Subpanel recommendation

I am looking for any feedback on a subpanel that you have found to be (A) Easy to wire. It is easy to get wires into the box (B) I can put a main breaker (I want to breaker the subpanel for 40 amp)
Any suggestions would be appreciated.
Keith
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Your best, easiest and cheapest bet would be ANY typical standard 100a panel with main. Remove the included 100a main and replace with a 2-pole 40a breaker. Also purchase the isolated ground bar, unless the panel you choose has a "double" neutral buss bar which can be split into 2, (a seperate neutral bar and a ground bar) by removing a metal "bridge" factory installed to connect the two.
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If you use the proper listed clips you can "backfeed" a breaker in virtually any panel, creating a main. You might have a problem finding a 40a replacement for the larger "service rated" main in a 100a panel.
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Keith Bozek wrote:

How many circuits do you need? If it's six of less (and a 2-pole breaker counts as one circuit), you don't need a main.
If you want or need a main breaker, get a 100A main-breaker load center and just leave the 100A main installed and use a 40A breaker at the service panel to limit the current to 40A. You be using the subpanel's main breaker just as a disconnect; it won't ever trip unless there's a dead short, but the 40A breaker in the service panel will give you your 40A overcurrent protection. It'll probably cost about $60
You might want to check out Square D's QO main lug panel with 8 spaces. About $30 at Home Depot. You can bolt your 40A breaker in the first 2 spaces and label it for a main disconnect. That would give you 6 spaces remaining, in a nice compact box.
Bob
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I have one of those feeding our cooktop.
Over the 10 years we've lived there, two of the four breakers have died for no apparent reason. They're the ONLY breakers I've ever seen fail (and for a DIY, I've worked with/installed/repaired a LOT of wiring and a lot of different breaker brands).
One element on the cooktop would be on and working normally, there'd be a click, and it'd be impossible to get the breaker to reset. Even after removal.[+]
I very much doubt that they tripped on an overload.
It's as if the "armed" detent simply decided to fall off under conditions of moderate load - it wouldn't latch in place.
The location it's installed in is clean and dry - no rust, condensation or other gunk, doesn't get hot. The only "environmental" is the vibration from the down vent.
The breakers have never actuated at any other time, so it's not as if they're worn out. At "best" they're acting as one-time fuses.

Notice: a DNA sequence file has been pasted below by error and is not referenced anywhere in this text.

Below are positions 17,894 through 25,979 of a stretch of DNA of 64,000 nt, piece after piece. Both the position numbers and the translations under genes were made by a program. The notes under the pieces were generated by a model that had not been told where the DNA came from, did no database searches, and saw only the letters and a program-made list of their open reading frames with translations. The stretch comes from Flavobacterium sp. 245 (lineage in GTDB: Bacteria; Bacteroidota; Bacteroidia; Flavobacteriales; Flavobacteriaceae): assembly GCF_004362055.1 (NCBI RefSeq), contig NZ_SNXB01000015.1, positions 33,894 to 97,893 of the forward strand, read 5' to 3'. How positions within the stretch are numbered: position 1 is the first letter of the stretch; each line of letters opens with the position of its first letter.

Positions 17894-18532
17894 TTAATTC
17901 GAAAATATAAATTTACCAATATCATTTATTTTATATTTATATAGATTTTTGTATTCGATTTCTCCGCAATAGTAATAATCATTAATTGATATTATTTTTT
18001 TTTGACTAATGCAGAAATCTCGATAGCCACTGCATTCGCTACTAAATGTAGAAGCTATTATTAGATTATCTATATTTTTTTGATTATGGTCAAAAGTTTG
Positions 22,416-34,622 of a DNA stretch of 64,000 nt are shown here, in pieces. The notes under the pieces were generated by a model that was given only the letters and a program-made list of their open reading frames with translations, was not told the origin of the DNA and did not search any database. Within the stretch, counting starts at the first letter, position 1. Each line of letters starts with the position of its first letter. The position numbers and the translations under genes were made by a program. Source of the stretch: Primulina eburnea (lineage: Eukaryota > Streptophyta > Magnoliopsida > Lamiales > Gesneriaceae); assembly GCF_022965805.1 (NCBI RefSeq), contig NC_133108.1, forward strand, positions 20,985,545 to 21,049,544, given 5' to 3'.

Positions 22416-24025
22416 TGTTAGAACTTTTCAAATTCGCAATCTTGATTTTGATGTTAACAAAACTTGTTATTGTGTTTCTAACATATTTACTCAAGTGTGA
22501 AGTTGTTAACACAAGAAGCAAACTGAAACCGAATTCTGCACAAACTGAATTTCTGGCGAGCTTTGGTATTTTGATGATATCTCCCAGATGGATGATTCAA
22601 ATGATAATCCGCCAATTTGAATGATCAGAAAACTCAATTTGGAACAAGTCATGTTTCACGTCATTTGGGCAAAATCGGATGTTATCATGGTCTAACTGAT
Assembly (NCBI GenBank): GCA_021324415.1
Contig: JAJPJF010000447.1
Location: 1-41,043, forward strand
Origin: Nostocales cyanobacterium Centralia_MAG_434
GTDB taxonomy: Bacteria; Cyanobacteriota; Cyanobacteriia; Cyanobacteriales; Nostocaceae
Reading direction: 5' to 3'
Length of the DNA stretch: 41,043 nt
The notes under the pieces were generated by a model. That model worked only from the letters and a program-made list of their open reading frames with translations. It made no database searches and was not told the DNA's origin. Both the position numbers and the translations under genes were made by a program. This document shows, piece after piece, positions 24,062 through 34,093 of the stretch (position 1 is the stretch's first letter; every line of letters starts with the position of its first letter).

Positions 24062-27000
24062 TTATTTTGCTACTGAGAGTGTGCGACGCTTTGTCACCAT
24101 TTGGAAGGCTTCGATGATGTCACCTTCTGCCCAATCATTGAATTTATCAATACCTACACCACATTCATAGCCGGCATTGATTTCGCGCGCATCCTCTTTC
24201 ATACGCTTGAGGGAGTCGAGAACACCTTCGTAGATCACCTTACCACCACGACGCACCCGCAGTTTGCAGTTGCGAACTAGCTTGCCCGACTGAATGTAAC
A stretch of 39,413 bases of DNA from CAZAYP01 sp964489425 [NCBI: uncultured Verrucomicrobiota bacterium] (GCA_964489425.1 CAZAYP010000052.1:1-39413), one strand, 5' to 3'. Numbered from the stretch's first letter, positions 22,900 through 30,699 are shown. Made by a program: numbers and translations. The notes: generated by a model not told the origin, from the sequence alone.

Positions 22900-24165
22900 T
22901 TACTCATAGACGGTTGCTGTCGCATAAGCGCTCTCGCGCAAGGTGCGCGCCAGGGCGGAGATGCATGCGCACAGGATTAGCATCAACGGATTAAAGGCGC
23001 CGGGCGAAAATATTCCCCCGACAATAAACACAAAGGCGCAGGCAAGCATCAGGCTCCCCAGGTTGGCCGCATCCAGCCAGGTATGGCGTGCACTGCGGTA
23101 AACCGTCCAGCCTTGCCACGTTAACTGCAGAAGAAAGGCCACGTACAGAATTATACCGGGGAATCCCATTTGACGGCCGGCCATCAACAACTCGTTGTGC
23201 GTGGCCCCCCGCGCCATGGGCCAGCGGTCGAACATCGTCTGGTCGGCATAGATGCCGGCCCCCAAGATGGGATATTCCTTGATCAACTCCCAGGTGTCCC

If a third one dies, I'm replacing the panel.
[+] I took the dead breaker in to the local HD to make sure I got exactly the right replacement. The master electrician we have at our local HD didn't believe it either, and tried to reset the dead one too. He had just as much luck as I had - none. Yeah, we both read the reset instructions ;-)
--
Chris Lewis, Una confibula non set est
It's not just anyone who gets a Starship Cruiser class named after them.
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I would pack them up and send them to Square D. I bet they send you new ones for free. I haven't had problems with SqD breakers. You may have just bought some that were part of a bad batch.
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I doubt the problem is that innoccolous. (sp)
Since the manufacturing was all shipped down to Mexico, the quality control is out the window. In addition, their "homeowner special" line is, IMHO, crap. I can't and won't trust breakers left out on a shelf and handled (possibly dropped) by the uncaring public and employees with little or no hope of a career.
There should be no such thing as "grade B" fittings, breakers or panels. Iv'e even noticed sometimes their NM cable is an off-color for something that's supposed to be solid copper, and know quite a few people who refuse to buy their wire there.
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Chris Lewis wrote:

That's interesting... I though all breakers were about the same, and the main difference was the mechanical and electrical connection they make to the panel. I like QO's because they snap very securely to the copper bus -- and I assumed the breakers were as good as any.
I've had no problems with my GE panel, which is mostly populated with 1/2" breakers. I've also had no problems with a SqD Homeline panel (but I don't think I'd install another because I didn't know when I bought it that they have aluminum bus bars.) Both panels and most of the breakers are over 10 years old. A few of them have tripped once or twice when I shorted out or overloaded the circuits.
If any of the Homeline breakers go out, I'll probably replace them with Siemens, even if SqD doesn't like it.
Does SqD make QO breakers with a 22KVA rating instead of the usual 10KVA? (You certainly won't find them at Home Depot or Lowes.) That might be better than replacing the whole panel.
Bob
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Murray (by Siemens)
buy a Murray small main panel, they are designed to be converted to a sub-panel(very flexible)
Isolated bars which can be relocated to different locations within the box.
more knock-outs on back,sides,top & bottom
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